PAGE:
A sharp pain in your breast, possibly with some tenderness, can be scary. It may have you wondering if it could be something serious. A breast lump is often the thing women — and even men — notice that spurs a visit to their doctor. While early stage breast cancer shows no symptoms, timely detection can turn breast cancer into a survivor’s tale.
Signs and symptoms of breast cancer include: 
- A lump in the breast – the most common first sign. Sometimes the lump is seen on a screening mammogram before it can be felt
- The lump is present all the time and does not get smaller or go away with the menstrual cycle
- The lump may feel like it is attached to the skin or chest wall and cannot be moved
- The lump may feel hard, irregular in shape and very different from the rest of the breast tissue
- The lump may be tender, but it is usually not painful
- Pain is more often a symptom of a non-cancerous (benign) condition, but should be checked by a doctor
- A lump in the armpit (axilla)
- Sometimes small, hard lumps in the armpit may be a sign that breast cancer has spread to the lymph nodes. Although these lumps are often painless, they may be tender
- Changes in breast shape or size
- Skin changes
- The skin of the breast may become dimpled or puckered. A thickening and dimpling of the skin is sometimes called orange peel skin, or peau d’orange.
- Redness, swelling and increased warmth (signs that look like an infection)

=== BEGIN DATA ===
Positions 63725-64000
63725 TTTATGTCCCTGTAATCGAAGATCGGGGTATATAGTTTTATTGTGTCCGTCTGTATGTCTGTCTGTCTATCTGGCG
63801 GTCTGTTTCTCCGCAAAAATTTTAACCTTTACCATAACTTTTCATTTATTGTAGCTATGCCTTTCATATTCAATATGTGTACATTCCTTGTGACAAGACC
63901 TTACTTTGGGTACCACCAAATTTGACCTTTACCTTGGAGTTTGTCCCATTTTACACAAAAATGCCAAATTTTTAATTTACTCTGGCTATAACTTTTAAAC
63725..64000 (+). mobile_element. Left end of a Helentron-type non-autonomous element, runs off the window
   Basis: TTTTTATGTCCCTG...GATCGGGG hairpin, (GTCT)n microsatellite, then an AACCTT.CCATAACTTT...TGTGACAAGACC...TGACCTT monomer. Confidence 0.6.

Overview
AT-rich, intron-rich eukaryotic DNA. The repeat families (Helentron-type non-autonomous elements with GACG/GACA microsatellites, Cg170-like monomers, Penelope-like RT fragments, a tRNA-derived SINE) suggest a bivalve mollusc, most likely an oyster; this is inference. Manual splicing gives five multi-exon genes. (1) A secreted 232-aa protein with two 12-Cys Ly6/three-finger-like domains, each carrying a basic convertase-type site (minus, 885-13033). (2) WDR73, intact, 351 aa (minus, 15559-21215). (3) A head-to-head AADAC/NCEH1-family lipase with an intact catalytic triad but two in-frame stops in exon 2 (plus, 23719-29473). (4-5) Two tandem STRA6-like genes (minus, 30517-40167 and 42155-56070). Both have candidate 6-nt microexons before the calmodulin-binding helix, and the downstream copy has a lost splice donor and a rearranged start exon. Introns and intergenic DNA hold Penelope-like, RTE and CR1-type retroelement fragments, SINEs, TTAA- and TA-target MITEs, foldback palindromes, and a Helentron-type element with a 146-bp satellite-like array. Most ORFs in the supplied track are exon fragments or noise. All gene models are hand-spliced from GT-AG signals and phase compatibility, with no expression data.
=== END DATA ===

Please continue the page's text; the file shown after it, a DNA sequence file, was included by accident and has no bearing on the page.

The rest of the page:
- Itching of the breast or nipple
- Itchiness is often not relieved by ointments, creams or other medications
- Nipple changes
- Some people’s nipples are always pointed inward (inverted). Normal nipples that suddenly become inverted should be checked by a doctor
- Discharge from the nipples can be caused by many conditions, most of which are non-cancerous (benign)
- Discharge from one nipple may be a sign of breast cancer, especially if it appears without squeezing the nipple (is spontaneous) and is blood-stained
- Crusting, ulcers or scaling on the nipple may be a sign of some rare types of breast cancer, such as Paget disease of the nipple
In some breast cancer diagnoses, late signs and symptoms occur as the cancer grows larger and has already spread to other parts of the body, including other organs (via Willow Breast and Hereditary Cancer Support).
These signs and symptoms are defined as ‘advanced’ breast cancer or metastatic breast cancer.
Late signs and symptoms of advanced or metastatic breast cancer include: 
- Bone pain
- Loss of appetite
- Weight loss
- Buildup of fluid around the lungs (pleural effusion)
- Shortness of breath
- Double vision
- Muscle weakness
More resources for signs and symptoms of breast cancer
To find screening programs near you, click here.